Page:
The kitchen is a prime attraction when buyers are shopping for homes, but it’s not just a place for cooking. It’s also an area for entertaining and even working.
Consumers ranked efficiency and functionality as the most important aspects of the perfect kitchen, according to a survey of more than 1,000 Americans from HomeAdvisor. The perfect kitchen, most respondents say, also has a gas stove with four burners and an overhead hood.
About 40% of 2,100 Americans recently surveyed say they are considering a move in 2022. Gen Z and millennials, remote workers, renters, and parents with young children are all planning a move, according to a new survey from LendingTree.
For the more than 800 survey respondents planning a move this year, their top reasons are a home that is more pet-friendly, offers more outdoor space, and has a large kitchen.
The home features leading their housing searches also typically differ by age group. Gen Zers and Gen Xers ranked a happy home for their pets as a top must-have. Millennials, on the other hand, prioritize outdoor space. A large kitchen ranks highest among priorities for millennials and baby boomers, the survey finds.
-When space permits, an island has become the heart of the room.-White is still the go-to color for kitchens, but other colors are gaining momentum in personalization.Z-ones for tasks like baking, coffee making, and working are the new way to separate space.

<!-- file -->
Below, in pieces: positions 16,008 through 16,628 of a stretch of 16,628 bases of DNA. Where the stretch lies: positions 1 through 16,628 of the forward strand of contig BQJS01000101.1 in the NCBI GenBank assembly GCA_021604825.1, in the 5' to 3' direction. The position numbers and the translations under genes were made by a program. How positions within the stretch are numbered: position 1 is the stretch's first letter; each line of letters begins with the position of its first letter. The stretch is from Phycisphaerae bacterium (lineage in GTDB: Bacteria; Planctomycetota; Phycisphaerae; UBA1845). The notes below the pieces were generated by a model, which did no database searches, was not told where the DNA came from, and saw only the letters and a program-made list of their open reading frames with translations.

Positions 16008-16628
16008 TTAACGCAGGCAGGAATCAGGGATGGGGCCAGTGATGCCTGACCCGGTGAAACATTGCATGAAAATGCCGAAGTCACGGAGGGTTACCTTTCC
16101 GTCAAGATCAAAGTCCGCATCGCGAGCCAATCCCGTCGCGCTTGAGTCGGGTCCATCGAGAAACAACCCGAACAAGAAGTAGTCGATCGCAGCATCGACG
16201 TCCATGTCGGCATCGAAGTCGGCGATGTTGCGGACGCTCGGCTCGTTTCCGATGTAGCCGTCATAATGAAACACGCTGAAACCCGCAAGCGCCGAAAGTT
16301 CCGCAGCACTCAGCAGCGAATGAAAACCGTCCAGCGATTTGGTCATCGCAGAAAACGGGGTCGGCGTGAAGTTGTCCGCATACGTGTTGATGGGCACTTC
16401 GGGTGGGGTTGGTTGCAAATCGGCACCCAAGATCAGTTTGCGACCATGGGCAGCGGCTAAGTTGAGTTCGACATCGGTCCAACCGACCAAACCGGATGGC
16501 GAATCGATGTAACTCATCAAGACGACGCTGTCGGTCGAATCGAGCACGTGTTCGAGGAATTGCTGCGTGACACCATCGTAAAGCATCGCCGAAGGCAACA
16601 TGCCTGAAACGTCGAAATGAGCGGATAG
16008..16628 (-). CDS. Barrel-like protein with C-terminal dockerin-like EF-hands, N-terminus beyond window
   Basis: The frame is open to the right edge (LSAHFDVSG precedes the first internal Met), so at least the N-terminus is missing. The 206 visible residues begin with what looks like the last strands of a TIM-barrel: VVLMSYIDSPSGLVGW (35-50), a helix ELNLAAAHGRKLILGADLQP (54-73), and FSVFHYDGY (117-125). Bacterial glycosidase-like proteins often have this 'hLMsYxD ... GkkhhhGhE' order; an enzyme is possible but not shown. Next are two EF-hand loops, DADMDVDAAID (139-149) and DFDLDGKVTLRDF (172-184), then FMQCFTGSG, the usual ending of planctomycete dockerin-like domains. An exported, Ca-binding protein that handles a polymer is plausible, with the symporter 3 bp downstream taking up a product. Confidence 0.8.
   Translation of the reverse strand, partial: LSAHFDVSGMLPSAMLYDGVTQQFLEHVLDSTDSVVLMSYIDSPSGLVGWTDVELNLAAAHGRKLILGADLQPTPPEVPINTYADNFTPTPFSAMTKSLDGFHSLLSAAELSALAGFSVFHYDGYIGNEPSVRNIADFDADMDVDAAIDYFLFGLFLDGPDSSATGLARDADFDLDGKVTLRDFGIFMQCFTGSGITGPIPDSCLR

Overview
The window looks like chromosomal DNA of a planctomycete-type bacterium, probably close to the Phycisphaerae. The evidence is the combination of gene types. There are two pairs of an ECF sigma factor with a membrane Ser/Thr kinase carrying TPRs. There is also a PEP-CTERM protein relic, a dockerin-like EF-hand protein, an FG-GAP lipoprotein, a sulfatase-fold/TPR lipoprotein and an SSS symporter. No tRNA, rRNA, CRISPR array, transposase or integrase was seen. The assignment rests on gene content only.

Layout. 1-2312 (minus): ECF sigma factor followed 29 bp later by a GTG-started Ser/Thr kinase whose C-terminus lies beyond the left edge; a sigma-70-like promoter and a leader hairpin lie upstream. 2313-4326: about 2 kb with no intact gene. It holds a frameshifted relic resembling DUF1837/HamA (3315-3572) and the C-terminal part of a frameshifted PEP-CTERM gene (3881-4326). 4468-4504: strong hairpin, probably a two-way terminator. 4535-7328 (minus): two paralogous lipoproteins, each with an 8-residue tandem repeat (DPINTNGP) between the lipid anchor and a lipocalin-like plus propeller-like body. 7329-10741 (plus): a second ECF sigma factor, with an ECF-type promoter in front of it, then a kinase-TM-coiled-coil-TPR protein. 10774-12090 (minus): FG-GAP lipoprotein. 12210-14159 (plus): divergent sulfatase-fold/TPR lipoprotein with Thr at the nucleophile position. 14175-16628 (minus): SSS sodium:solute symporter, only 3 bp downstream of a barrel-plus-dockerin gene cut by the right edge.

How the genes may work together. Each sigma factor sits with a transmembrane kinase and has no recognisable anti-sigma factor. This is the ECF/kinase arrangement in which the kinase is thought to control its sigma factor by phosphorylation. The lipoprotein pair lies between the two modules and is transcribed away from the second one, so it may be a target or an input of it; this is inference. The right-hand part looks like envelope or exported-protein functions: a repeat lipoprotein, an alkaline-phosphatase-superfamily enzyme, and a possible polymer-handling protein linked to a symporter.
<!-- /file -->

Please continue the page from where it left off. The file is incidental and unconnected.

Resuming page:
Kitchen trends are like fashion—wait a season and this color will be in and that one out. But the changes since the start of the pandemic a year ago have emerged to keep the room true to its moniker as the heart of the house.
Water is not always our friend. Sure, we drink it, swim in it, and need it to survive, but when it comes to homes, it can destroy the foundation, says home inspector Thomas Dabb of Immaculate Home Inspections in South Orange, N.J.
Water can enter a home from the exterior and interior, so buyers and homeowners need to keep their eyes open for signs of its presence—or worse—its damage.
The good news is that there are many experts available to spot and diagnose a problem and suggest the best fix. Water expert Steve Barckley with Exceptional Stone Products in Livingston, N.J., believes that homeowners should start by doing everything possible on the outside of the homes to correct problems and divert water away from a foundation.
Share these seven solutions with clients to help them minimize a foundation’s damage in various scenarios.
A new era of affordable, fast-built, more sustainable homes is underway
-Using 3D printing in the creation of a home reduces waste and labor costs.-Construction tech companies can 3D-print the frame and walls of a house in under 48 hours. -The high initial costs of the technology are likely to keep 3D-printed homes a niche product for now.
With home prices rising and housing inventory tight, home buyers are craving a wider variety of options in a competitive market. While construction has picked up, labor shortages and the rising cost of lumber remain challenges. The U.S. is nearly 5 million homes short of meeting market demand. A new crop of companies say they have a solution: 3D printing technology. And their work could transform the way we build houses on a broader scale.